Anthrop continued to stick with what was working, closing out the match, and his junior career, with three consecutive breaks of serve.

"This was my last junior event and I was able to hit a home run," said Anthrop, who celebrated by dropping face-first on the baseline. "At the moment, I really couldn't be any happier with how I managed this week and the way I played. This will probably go down as the best week I've had in my junior career."

Anthrop's next stop is Ohio State, beginning the next phase of his tennis career in Columbus in January.  Weekes is planning to play the Grade A in Mexico and the Eddie Herr and Orange Bowl in Florida to end the year.

The finals are set for Sunday at the ITA All-American Championships, with Ben Shelton of Florida and August Holmgren of San Diego playing for the men's singles title in Tulsa. Live streaming at 11 a.m. Eastern will be available here

The men's doubles championship will feature two teams from Ohio State, with James Trotter and Justin Boulais taking on Robert Cash and Matej Vocel.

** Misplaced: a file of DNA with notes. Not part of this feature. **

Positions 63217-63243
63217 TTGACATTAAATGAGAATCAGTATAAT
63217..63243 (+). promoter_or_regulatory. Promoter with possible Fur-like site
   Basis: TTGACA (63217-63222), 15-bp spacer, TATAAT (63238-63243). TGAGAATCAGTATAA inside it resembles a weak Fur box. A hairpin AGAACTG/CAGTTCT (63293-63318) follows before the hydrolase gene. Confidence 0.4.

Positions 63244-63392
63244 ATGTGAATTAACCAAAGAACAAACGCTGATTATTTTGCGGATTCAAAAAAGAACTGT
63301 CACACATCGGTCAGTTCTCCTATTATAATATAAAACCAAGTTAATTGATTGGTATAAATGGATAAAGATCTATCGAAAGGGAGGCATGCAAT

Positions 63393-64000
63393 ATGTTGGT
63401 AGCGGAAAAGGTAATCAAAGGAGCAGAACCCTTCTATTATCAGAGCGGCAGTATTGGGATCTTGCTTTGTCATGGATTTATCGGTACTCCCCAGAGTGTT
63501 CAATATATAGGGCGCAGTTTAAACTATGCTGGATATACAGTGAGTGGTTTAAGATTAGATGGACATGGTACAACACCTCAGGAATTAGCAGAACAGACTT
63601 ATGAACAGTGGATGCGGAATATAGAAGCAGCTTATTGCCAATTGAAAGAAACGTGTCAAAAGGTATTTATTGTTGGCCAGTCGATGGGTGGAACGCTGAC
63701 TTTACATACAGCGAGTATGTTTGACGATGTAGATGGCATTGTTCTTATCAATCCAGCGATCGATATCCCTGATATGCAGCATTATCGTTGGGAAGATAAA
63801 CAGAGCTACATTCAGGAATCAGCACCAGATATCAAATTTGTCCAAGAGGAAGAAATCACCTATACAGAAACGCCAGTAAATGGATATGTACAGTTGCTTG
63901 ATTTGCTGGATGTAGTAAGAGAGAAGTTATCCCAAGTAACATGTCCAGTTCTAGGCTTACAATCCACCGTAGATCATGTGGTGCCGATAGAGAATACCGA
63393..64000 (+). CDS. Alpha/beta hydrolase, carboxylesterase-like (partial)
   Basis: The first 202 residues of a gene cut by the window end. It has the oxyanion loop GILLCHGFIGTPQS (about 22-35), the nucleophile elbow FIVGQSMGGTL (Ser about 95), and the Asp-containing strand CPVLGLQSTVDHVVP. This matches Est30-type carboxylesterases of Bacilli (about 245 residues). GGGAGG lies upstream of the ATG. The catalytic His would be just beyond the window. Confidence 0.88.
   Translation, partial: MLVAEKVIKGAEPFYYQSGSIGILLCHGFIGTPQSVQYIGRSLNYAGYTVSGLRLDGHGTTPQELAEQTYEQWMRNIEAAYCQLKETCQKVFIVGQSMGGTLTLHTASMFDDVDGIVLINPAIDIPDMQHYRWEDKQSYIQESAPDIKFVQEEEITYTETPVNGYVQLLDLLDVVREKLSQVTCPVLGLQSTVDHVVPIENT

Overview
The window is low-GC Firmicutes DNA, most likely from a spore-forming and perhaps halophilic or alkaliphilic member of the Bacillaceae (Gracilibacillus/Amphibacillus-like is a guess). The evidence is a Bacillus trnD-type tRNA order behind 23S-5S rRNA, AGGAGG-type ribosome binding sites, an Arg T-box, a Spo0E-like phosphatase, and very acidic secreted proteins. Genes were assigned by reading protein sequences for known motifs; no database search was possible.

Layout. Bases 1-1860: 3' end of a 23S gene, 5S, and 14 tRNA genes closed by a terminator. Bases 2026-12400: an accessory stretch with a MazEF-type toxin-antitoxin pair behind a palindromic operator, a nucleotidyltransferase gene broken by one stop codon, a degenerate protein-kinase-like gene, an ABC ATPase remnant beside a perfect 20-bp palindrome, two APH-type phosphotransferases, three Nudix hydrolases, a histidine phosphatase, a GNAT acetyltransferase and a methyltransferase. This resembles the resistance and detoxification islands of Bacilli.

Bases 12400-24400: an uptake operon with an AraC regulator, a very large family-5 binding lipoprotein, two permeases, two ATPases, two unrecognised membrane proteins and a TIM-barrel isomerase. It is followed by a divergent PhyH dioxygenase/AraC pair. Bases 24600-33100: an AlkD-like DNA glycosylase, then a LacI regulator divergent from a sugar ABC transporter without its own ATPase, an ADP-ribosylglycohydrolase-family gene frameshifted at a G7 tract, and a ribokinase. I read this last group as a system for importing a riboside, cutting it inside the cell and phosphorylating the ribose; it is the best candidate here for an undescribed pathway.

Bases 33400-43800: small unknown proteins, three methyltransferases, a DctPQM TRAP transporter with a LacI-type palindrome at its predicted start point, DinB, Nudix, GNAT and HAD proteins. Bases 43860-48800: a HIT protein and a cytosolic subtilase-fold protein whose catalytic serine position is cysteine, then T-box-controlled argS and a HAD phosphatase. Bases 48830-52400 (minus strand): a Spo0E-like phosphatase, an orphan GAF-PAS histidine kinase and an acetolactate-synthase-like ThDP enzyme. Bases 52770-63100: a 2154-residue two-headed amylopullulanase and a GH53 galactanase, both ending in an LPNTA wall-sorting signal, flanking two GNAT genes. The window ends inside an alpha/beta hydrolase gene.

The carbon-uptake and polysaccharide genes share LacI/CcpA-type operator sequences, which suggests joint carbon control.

For more on today's semifinals, see this article from the ITA.  

At the women's All-American Championships in Charleston South Carolina, Iowa's Alexa Noel will face South Carolina's Sarah Hamner.

The women's doubles final will feature Old Dominion's Tatsiana Sasnouskaya and Yuliia Starodubtseva and Wake Forest’s Anna Brylin and Brooke Killingsworth.

For more on the women's tournament, see this article from the ITA. There is no live streaming for the women's final, but live scoring can be found here.